To Robert, hey get a grip people are meant to be omnivores. Go hug a tree, then see if it feels bad about eating the decaying bodies of worms.


    http://helpitsdinnertime.blogspot.com Check me out I just love food.

    Reply
  • Tom San Diego

    A friend of mine has been doing this for about 10 years, and as he has a group of 40 or so family and friends who eagerly look forward to this incredibly tasty and moist turkey, he used two of the machines. It's just incredible, and the oil does not get to the real meat.

    Reply
  • Sam

    Have to admit fried turkey rocks.I still prefer it baked not for taste but for health.Heck with all that crap Im going to put down my face last thing I need is fried meat.

    Reply
  • Sandi Andrews

    When I deep fried my first turkey ten years ago, I swore I'd never bake another. We used to do the injections but have omitted that now. People who don't like turkey because they say it is too dry need to try a deep fried one. All the meat is so moist and stays that way even after it is deboned.

    Reply
  • Jon Boy

    i had deep fried turkey once. it was so damn good. but i feel really nasty eating because it was in a vat of hot oil for a while...


    JonBoy

    http://curiousread.com

    Reply
  • Joseph Leslie

    I watched my neighbors house burn down 5 years ago on Thanksgiving and I will say "No THANK You!" and I will have my Fire Department's Blessing!
    I will say that I have Bar-B-Qued an entire turkey and everyone wants the recipe for my sauce and the Fire Department doesn't have to be on the ready.
    Deep Frying a Turkey? What do you do? Stuff it with COPENHAGEN Chewing Tobacco first?

    Reply
  • Jane

    OH ROBERT..LIGHTEN UP. YOU'RE ASSUMING WE EAT CRAP ALL YEAR LONG. THIS IS ONE DAY OF THE YEAR WHEN CALORIES DON'T COUNT!!!! I'M DISSING THE SALAD FOR ONE DAMN DAY AND HAVING A BLAST. MY CHOLESTEROL AND BMI ARE JUST FINE THANKS.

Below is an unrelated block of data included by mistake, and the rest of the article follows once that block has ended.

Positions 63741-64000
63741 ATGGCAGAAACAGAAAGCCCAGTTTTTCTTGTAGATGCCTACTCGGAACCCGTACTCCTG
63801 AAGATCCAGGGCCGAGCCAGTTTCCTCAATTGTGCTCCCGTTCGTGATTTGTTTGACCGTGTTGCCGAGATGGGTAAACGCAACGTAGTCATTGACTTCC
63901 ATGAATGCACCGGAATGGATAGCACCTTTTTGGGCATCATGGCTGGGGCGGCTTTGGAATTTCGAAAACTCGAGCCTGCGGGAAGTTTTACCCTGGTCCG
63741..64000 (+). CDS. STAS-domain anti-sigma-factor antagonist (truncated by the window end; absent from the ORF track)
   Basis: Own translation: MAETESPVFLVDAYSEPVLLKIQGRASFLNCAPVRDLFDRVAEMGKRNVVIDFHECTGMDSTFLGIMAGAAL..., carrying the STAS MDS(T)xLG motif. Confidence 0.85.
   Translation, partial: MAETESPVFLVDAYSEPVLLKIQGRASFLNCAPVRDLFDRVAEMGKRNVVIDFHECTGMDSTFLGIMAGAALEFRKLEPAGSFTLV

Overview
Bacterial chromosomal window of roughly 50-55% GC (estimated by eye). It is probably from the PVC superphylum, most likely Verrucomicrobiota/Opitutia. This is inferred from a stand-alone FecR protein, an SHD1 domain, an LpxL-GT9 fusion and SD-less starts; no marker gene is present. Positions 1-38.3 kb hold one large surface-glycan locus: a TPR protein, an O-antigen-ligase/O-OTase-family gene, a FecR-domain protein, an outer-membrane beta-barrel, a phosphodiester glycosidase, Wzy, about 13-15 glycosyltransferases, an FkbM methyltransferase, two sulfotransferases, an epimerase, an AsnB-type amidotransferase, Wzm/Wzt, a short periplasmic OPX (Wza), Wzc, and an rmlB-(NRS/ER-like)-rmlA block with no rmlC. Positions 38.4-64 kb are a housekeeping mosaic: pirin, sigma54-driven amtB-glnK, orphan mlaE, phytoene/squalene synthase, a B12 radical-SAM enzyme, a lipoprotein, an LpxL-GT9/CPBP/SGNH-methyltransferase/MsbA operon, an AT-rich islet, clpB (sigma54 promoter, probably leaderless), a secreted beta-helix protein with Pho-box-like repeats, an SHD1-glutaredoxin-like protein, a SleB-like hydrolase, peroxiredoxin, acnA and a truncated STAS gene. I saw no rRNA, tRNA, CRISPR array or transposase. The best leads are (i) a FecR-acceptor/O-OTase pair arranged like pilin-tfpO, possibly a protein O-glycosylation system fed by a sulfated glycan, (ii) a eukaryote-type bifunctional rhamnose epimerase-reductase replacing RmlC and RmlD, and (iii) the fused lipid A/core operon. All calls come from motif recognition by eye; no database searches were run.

LET'S ALL IGNORE ROBERT NOW AND GET BACK TO THIS YUMMY BIRD.

    Reply
  • JeepGuy 98

    After eating several Fried Turkeys at the homes of friends and relatives over the past few years, I decided to do one of my own last year. After mulling over the choices of gas fryers I came across an electric one at Wal Mart that has works wonderfully for me. Theres no hastle with refilling propane tanks, and the danger level is greatly reduced. In fact, you CAN cook with it indoors. Although I wouldn't recomend cooking things with oil, I would only cook with water to keep things safe. I would also recomend paying a little more for the model with a built in external oil drain. Although I saved 30 dollars initially, the hassle of trying to carefully pour the oil into containers using a funnel wasn't worth the money I saved.
    I practiced with a chicken a week or so before, and the results were so-so, but I was able to familiarise myself with the cooker. When I cooked the turkey though, It turned out wonderful, and I recieved the most compliments of ANY turkey I had prepared over the years.

    Reply
  • Barb

    A few years ago, my son said he was going to deep fry the turkey.
    I thought, Oh my, there goes tradition. He did it outside and stayed by it the whole time. It was done in hardly any time at all and to my surprise tasted delicious. I thought it was going to be greasy, but it wasn't. It was crispy on the outside and very moist on the inside with
    delicious taste. And the leftovers we also delicious. Loved the crispy skin. I wouldn't mind having it done that way every year.

    Reply
  • 38 Comments / 2 Pages